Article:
It is a fruit of national importance in the subcontinent. While being hailed as the national tree of Bangladesh, it’s the national fruit of India, Pakistan and even the Philippines. 

Although India has the largest yield of mangoes, producing more than half of the world’s produce, it accounts for less than one percent of the international mango trade. The rest is contentedly consumed within the country itself — talk about a love for mangoes! 

There’s good news for mango aficionados — the scrumptious fruit can be classified under ‘super foods’, as they contain over 20 different vitamins and minerals. 

One cup of mango provides 100% of our daily vitamin C needs, as well as 35% of our vitamin A and 10% of our vitamin B6 requirement. They are also good sources of foliate and copper. 

Carrying home our own boxes of the succulent fruit, we sure seemed to have bought more than our fair share of delicious nutrition for weeks to come! 

Did I just say that?

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While "Flavor" is very subjective, and each country that grows mangoes is very nationalistic, these are the mango varieties that are the most sought after around the world because of sweetnesss (Brix) and demand.

The Chaunsa has a Brix rating in the 22 degree level which is unheard of!
Carabao claims to be the sweetest mango in the world and was able to register this in the Guiness book of world records.
Perhaps it is time for a GLOBAL taste test ???

In alphabetical order by Country....



Alphonso (mango)
From Wikipedia, the free encyclopedia

Alphonso (हापुस Haapoos in Marathi, હાફુસ in Gujarati, ಆಪೂಸ್ Aapoos in Kannada) is a mango cultivar that is considered by many[who?] to be one of the best in terms of sweetness, richness and flavor. 

It has considerable shelf life of a week after it is ripe making it exportable. 

It is also one of the most expensive kinds of mango and is grown mainly in Kokan region of western India.

 It is in season April through May and the fruit wei…

Mangoes date back 65 million years according to research ...

Experts at the Birbal Sahni Institute of Palaeobotany (BSIP) here have traced the origin of mango to the hills of Meghalaya, India from a 65 million year-old fossil of a mango leaf.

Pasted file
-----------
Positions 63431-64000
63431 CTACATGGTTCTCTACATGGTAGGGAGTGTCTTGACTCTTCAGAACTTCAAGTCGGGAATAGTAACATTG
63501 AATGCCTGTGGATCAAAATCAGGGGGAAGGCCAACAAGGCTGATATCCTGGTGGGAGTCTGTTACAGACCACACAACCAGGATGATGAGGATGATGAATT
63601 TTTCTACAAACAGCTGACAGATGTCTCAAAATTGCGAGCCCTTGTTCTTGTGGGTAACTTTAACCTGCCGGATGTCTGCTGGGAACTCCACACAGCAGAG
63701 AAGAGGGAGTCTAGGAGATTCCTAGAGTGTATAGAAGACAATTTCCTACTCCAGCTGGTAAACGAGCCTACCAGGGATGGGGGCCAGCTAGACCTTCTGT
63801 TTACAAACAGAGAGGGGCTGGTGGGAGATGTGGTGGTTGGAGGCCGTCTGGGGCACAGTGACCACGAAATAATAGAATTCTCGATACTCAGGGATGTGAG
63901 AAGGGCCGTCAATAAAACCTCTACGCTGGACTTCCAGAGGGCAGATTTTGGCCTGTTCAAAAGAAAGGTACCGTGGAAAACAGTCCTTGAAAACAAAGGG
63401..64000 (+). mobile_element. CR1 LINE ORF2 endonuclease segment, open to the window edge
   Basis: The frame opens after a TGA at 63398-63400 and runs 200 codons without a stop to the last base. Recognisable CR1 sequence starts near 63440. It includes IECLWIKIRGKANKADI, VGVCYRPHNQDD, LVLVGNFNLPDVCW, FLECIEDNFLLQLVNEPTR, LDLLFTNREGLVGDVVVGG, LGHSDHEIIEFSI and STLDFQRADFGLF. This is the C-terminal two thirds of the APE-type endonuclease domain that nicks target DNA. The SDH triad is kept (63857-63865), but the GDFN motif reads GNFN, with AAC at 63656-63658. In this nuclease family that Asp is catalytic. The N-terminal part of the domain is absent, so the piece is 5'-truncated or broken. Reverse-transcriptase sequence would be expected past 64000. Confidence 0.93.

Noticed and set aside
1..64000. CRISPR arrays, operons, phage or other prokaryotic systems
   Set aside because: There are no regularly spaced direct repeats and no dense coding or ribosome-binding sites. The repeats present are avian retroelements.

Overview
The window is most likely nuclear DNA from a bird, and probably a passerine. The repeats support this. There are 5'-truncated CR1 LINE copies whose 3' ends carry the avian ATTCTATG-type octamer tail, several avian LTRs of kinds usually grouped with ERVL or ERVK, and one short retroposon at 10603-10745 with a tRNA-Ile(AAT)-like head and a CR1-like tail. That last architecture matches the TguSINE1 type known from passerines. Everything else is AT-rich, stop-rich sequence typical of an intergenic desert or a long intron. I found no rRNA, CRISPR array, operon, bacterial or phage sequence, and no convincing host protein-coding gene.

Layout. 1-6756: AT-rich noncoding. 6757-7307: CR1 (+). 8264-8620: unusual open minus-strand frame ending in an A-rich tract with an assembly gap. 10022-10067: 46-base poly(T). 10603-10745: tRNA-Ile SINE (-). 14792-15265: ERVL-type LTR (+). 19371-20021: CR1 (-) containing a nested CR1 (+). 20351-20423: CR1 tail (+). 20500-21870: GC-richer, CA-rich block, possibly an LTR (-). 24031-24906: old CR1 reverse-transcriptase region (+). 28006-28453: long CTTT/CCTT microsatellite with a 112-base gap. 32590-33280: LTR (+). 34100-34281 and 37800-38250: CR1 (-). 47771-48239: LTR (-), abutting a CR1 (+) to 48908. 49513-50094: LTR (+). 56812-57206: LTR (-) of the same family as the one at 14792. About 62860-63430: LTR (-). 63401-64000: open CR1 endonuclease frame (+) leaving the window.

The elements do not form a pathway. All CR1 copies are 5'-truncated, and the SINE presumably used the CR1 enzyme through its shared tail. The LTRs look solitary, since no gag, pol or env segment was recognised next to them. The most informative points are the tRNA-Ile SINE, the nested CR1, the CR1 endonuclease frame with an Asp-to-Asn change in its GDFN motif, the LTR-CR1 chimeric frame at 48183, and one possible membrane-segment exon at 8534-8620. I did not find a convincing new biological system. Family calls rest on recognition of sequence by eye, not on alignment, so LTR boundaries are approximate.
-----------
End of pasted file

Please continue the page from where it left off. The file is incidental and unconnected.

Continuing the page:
The earlier fossil records of mango (Mangifera indica) from the Northeast and elsewhere were 25 to 30 million years old. The 'carbonized leaf fossil' from Damalgiri area of Meghalaya hills, believed to be a mango tree from the peninsular India, was found by Dr R. C. Mehrotra, senior scientist, BSIP and his colleagues. 

After careful analysis of the fossil of the mango leaf and leaves of modern plants, the BISP scientist found many of the fossil leaf characters to be similar to mangifera.

An extensive study of the anatomy and morphology of several modern-day species of the genus mangifera with the fossil samples had reinforced the concept that its centre of origin is Northeast India, from where it spread into neighbouring areas, says Dr. Mehrotra. 

The genus is believed to have disseminated into neighb…

DHL (INDIA) makes gifting mangoes as easy as 1-2-3-....

Gifting mangoes is now easy with DHL
Announcement / Corporate

 May 19, 2011, 14:04 IST

Come this summer pamper your loved ones abroad with a box of delicious mangoes through DHL’s Express Easy Mango service, a unique one-stop-shop and hassle-free service for gifting mangoes all across the world.

This unique service by DHL Express, the world’s leading express company, allows customers to send mangoes from India across the world to the following countries Belgium, Canada, Czech Republic, Germany, Greece, Hungary, Hong Kong, Italy, Luxemburg, Maldives, Netherlands, Norway, Oman, Qatar Singapore, Switzerland and Sweden.

Mangoes can be availed of free of cost by merely paying for the Air Express service. In addition, DHL Express assists customers with the necessary paperwork along with procurement of quality-grade Alphonso mangoes.

Commenting on the new service, Mr. R.S Subramanian, Country Head, DHL Express India said: “With the advent of the mango season, it is no wonder that DHL Express Ea…